Education Drive America Story
As the U.S. Department of Education’s annual bus tour made its way across the country in September 2012, it stopped at the Virginia Commonwealth University College of Engineering where Debra Saunders-White, Ed.D., deputy assistant secretary of education, addressed the link between education and jobs.
“We are living in a global space,” Saunders-White said. “We need to be first in the world in terms of being able to produce the type of intellectual talent that’s needed to sustain the U.S. and keep our national security intact.”
As a testament to VCU’s commitment to workforce development and educational excellence, six of eight engineering graduate students participated in the meeting where attendees included students and faculty from the College of Engineering and School of Education as well as the VCU College of Humanities and Sciences and the VCU School of Medicine. The students, all past or present fellows in the Department of Education’s Graduate Assistance in Areas of National Need (GAANN), shared their experiences in hopes of stimulating interest in post secondary science, technology, engineering, math or health (STEM-H) degree programs.
The GAANN program supports exceptional doctoral students who plan to pursue the highest degree available in their course of study in fields deemed critical to the U.S.: biology, chemistry, computer and information sciences, engineering, mathematics, nursing, physics and educational assessment, evaluation and research.
VCU GAANN Fellows
Thesis Advisor: Amy Throckmorton, Ph.D.
Bhavsar received her master’s in mechanical and nuclear engineering in 2010 where she conducted research in congenital heart defects, specifically single ventricle anomalies. She is pursuing her doctoral studies abroad at RWTH Aachen University in Aachen, Germany.
Steven G. Chopski
Chopski received his bachelor’s in biomedical engineering in 2008. He is studying for his doctorate in mechanical engineering.
Thesis Advisor: James T. McLeskey Jr., Ph.D.
Clarke received his master’s in mechanical and nuclear engineering in 2011 and continued in the doctoral program conducting research in energy conversion. After receiving his doctorate, he will work as a research engineer at the Naval Surface Warfare Center in Dahlgren, Va.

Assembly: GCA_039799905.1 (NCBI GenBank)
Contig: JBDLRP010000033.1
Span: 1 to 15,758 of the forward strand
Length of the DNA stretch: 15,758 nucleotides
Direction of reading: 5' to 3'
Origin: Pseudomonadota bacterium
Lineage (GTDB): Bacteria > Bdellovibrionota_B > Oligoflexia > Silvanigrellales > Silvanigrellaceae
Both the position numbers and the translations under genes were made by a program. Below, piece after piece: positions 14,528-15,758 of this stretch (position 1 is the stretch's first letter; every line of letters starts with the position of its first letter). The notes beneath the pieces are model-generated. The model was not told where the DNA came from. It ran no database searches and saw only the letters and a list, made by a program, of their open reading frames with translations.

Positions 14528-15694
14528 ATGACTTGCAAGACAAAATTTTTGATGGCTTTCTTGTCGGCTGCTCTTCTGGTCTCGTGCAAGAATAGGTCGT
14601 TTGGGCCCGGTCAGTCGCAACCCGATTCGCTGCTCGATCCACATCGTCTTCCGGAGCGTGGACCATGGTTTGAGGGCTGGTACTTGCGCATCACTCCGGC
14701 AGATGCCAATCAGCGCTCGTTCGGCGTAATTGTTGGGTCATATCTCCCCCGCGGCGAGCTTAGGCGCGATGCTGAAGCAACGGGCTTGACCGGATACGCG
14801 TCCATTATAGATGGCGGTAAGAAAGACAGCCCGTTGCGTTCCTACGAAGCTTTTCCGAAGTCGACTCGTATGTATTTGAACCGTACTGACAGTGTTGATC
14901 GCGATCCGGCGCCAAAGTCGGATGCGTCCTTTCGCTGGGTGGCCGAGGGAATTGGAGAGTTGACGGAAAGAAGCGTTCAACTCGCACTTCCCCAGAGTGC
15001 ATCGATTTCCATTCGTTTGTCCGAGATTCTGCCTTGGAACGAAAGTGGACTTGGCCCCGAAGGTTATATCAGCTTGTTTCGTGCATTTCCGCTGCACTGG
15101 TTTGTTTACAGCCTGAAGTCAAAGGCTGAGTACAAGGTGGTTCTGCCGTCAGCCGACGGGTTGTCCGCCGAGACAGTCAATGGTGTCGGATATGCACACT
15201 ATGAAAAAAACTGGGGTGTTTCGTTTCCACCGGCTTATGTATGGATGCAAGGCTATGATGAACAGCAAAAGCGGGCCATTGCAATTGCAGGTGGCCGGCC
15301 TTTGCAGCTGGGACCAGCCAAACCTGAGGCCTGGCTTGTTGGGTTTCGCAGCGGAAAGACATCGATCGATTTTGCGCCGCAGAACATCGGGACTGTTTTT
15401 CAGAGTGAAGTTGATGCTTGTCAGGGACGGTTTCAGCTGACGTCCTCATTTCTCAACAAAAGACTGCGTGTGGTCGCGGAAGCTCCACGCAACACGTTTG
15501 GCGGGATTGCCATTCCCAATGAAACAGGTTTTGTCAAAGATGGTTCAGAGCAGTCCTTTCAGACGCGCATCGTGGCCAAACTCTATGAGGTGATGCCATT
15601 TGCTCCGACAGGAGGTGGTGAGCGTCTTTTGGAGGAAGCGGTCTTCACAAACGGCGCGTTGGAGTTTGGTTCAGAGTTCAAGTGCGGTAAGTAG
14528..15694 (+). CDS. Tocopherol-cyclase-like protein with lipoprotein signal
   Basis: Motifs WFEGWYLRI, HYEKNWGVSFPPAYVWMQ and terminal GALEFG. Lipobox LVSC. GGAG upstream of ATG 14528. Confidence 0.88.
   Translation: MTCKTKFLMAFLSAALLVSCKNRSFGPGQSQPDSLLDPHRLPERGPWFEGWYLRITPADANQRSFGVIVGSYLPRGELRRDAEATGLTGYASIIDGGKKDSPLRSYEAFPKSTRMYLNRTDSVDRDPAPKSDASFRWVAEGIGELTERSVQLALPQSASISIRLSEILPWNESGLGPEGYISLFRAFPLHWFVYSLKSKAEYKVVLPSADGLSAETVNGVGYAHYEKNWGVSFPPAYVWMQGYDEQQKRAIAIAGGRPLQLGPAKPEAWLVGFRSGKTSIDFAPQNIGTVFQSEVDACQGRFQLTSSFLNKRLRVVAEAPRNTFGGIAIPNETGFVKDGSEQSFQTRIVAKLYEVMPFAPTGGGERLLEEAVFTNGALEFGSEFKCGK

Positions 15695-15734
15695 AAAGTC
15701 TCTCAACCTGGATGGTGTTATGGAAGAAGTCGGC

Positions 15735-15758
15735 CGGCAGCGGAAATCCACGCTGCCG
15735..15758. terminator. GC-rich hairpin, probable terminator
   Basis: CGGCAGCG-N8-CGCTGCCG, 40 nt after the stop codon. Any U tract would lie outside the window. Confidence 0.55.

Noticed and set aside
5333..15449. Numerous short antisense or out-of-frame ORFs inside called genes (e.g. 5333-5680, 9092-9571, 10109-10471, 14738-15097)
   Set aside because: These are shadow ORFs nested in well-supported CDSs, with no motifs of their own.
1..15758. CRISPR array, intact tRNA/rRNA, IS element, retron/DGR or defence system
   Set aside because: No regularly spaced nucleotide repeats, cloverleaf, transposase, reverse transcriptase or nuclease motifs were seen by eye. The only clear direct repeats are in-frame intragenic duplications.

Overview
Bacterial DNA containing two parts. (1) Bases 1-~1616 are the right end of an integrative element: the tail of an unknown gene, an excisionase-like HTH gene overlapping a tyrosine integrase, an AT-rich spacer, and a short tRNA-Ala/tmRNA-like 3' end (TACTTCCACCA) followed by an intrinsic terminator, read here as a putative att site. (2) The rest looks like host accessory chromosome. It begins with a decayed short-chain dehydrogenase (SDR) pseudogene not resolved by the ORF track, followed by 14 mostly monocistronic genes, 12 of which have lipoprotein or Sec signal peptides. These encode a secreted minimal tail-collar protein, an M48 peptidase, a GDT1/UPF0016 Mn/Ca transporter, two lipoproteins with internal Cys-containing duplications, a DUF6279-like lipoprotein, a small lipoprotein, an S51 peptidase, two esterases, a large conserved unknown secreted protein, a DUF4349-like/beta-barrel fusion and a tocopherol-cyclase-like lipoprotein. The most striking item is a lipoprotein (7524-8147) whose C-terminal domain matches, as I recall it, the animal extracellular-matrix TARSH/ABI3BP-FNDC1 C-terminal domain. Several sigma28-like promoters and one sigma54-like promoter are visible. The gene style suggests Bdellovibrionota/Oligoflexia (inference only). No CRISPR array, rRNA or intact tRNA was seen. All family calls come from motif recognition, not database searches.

Christopher Gowen, Ph.D.
Dissertation Advisor: Steven Fong, Ph.D.
Gowen received his master’s and doctorate degrees in chemical and life science engineering in December 2008 and August 2011, respectively. He accepted a postdoctoral position at the University of Toronto where he is continuing his research.
Dissertation Advisor: P. Worth Longest, Ph.D.
Holbrook received his bachelor’s in mechanical engineering with minors in physics and mathematical sciences in 2009 and continued in the doctoral program.
Dat Tien Nguyen
Dissertation Advisors: Krzysztof Cios, Ph.D., Rosalyn Hobson Hargraves, Ph.D.
Nguyen will complete his doctorate in computer science in 2013. With bachelor’s degrees in both information systems and computer science from the University of Economics in Ho Chi Minh City, Vietnam, he received a master’s in computer science from National University in Ho Chi Minh City. One focus of his research is learning algorithms.
Marshall Louis Sweet
Dissertation advisor: James T. McLeskey Jr., Ph.D.
Sweet received his master’s in mechanical and nuclear engineering in 2010 and will complete his doctorate in 2013 with a dissertation titled “Water Soluble Polymer Solar Cells based on Electrospray Atomization Deposition.”
Dissertation advisor: Frank Gupton, Ph.D.
Woodberry received her master’s in chemical and life science engineering in 2011 and will complete her doctorate in 2013. Her research focus is in the development of heterogeneous catalysts used for cross coupling chemical reactions.